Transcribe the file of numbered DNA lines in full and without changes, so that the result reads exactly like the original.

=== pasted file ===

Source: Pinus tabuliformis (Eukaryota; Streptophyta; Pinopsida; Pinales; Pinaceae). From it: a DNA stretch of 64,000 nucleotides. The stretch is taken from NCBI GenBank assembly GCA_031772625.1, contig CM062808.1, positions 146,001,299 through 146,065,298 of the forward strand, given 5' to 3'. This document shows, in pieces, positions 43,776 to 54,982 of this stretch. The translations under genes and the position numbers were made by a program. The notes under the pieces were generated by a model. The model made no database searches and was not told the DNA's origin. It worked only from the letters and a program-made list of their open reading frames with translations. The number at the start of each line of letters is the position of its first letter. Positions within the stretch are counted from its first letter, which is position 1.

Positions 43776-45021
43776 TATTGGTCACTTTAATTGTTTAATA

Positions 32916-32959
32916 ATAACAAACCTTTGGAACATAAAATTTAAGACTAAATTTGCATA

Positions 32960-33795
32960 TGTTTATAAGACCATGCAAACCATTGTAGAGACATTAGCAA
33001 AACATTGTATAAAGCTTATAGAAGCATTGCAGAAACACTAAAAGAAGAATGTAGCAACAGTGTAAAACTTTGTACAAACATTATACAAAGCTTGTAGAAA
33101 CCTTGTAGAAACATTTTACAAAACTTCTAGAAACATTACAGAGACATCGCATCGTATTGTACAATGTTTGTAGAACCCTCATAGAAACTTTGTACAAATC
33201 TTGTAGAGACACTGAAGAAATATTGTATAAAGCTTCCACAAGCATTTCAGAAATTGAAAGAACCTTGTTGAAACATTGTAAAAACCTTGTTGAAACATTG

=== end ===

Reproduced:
Source: Pinus tabuliformis (Eukaryota; Streptophyta; Pinopsida; Pinales; Pinaceae). From it: a DNA stretch of 64,000 nucleotides. The stretch is taken from NCBI GenBank assembly GCA_031772625.1, contig CM062808.1, positions 146,001,299 through 146,065,298 of the forward strand, given 5' to 3'. This document shows, in pieces, positions 43,776 to 54,982 of this stretch. The translations under genes and the position numbers were made by a program. The notes under the pieces were generated by a model. The model made no database searches and was not told the DNA's origin. It worked only from the letters and a program-made list of their open reading frames with translations. The number at the start of each line of letters is the position of its first letter. Positions within the stretch are counted from its first letter, which is position 1.

Positions 43776-45021
43776 TATTGGTCACTTTAATTGTTTAATA

Positions 32916-32959
32916 ATAACAAACCTTTGGAACATAAAATTTAAGACTAAATTTGCATA

Positions 32960-33795
32960 TGTTTATAAGACCATGCAAACCATTGTAGAGACATTAGCAA
33001 AACATTGTATAAAGCTTATAGAAGCATTGCAGAAACACTAAAAGAAGAATGTAGCAACAGTGTAAAACTTTGTACAAACATTATACAAAGCTTGTAGAAA
33101 CCTTGTAGAAACATTTTACAAAACTTCTAGAAACATTACAGAGACATCGCATCGTATTGTACAATGTTTGTAGAACCCTCATAGAAACTTTGTACAAATC
33201 TTGTAGAGACACTGAAGAAATATTGTATAAAGCTTCCACAAGCATTTCAGAAATTGAAAGAACCTTGTTGAAACATTGTAAAAACCTTGTTGAAACATTG